The diorama was closed in 2001 and was replaced with |Qe: The Power of Rock Art. At the entrance to the exhibit space,  SAM acknowledges the harmful history of the space with a message Jatti Bredekamp, Iziko CEO.

|Qe- The Power of Rock Art is a milestone in the history of this Museum, the oldest on the African sub-continent. For almost a century the South African Museum housed some of the most significant examples of rock art produced by San artists, however it was better known for displays of plaster body casts that emphasized the physical features of san people rather that their history and culture.

The Tragic history of dispossession, brutality, and cultural loss that befell the San people at the hands of the colonial settlers was overlooked in favour of idealized displays that reinforced stereotypes. In 2001 the so-called Bushmen Diorama was closed to allow for a process of consultation with descendant communities. In planning the rock art exhibition we initiated a conversation with Khoe-San communities regarding the ways Iziko presents their cultural heritage. This has enriched the exhibition immensely and the dialogue will continue.

The exhibit opened for permanent display in 2003 with the aim of acknowledging the spiritual power rock art had for the indigenous people of southern Africa.  The exhibit title was developed with consultation of modern day speakers of N/u, a language related to /Xam, the now extinct language of the souther San. The use of the word “|Qe” is meant to convey the pervasive sense of power of the art.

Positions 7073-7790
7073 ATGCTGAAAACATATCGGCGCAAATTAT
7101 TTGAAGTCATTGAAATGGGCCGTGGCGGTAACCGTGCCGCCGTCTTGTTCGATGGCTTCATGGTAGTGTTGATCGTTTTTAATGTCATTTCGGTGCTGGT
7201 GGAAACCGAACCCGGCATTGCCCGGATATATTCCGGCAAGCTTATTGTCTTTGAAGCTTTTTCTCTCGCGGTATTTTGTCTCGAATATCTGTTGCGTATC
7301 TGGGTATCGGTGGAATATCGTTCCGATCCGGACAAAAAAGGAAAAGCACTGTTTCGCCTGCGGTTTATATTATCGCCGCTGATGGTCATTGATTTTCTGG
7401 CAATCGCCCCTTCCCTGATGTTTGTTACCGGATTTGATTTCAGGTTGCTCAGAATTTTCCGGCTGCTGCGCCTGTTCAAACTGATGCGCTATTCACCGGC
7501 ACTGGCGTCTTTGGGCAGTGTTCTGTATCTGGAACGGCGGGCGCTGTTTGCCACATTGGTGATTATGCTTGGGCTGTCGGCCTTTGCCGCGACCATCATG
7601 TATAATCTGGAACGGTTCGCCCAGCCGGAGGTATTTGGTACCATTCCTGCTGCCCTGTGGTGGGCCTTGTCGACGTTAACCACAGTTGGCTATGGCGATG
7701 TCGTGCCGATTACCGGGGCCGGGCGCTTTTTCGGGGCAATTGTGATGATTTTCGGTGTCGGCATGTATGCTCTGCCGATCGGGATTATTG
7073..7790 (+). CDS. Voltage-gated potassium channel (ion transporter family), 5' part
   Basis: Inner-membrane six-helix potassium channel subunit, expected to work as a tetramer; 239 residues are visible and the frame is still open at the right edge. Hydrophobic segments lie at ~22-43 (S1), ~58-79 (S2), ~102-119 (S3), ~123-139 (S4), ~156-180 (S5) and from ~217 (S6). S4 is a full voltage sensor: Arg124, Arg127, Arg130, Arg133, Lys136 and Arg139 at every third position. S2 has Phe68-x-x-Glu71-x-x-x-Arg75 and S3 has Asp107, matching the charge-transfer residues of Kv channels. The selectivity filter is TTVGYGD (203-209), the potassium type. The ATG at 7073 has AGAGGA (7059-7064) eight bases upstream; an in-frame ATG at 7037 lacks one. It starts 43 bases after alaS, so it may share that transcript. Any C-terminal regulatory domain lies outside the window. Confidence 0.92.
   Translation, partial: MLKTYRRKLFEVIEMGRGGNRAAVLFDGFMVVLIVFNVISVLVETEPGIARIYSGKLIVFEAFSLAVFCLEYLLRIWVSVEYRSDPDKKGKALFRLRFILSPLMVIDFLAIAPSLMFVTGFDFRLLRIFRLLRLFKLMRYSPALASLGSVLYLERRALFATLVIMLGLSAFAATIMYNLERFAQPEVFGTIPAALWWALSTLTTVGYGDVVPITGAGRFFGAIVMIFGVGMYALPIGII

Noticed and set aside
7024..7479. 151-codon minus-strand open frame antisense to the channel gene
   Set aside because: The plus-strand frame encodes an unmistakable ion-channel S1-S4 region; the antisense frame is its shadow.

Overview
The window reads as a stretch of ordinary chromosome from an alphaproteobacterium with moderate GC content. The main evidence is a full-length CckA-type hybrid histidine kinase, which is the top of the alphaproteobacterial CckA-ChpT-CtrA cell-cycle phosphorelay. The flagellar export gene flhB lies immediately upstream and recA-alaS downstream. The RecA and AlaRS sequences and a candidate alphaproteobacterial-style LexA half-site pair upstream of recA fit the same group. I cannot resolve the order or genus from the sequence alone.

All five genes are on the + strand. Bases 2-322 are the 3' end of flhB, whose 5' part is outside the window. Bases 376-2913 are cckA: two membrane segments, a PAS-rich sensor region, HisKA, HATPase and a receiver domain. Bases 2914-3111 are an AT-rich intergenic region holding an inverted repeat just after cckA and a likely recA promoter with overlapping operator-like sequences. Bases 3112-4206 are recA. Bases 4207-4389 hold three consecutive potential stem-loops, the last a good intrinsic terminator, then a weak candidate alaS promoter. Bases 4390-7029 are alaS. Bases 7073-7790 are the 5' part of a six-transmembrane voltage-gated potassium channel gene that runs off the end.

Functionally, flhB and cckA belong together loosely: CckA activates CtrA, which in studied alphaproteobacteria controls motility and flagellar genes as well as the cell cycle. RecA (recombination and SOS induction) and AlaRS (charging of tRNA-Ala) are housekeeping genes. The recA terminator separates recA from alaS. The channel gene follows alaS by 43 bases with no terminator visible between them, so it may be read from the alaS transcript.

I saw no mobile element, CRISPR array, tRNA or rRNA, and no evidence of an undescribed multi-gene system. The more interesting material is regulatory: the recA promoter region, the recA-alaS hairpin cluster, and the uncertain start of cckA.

When I visited in January of 2019, the exhibit had been updated slightly to reflect the recent finds from the Blombos Cave in South Africa. These finds have been used to show the earliest signs of art in Anatomically Modern Humans, previously designated to European rock art, with the discovery of carved ochre and what may have been the production of ochre pigments dating back 70,000 years. The exhibit itself was laid out over two rooms telling, in my opinion, three connecting stories: 1) The history of rock art in South Africa and the rest of the world 2) The production of rock art by San people prehistorically through modern day and its significance culturally and spiritually, and 3) The work of Wilhelm Bleek and Lucy Lloyd in the 1870’s to record the oral literature of the /Xam.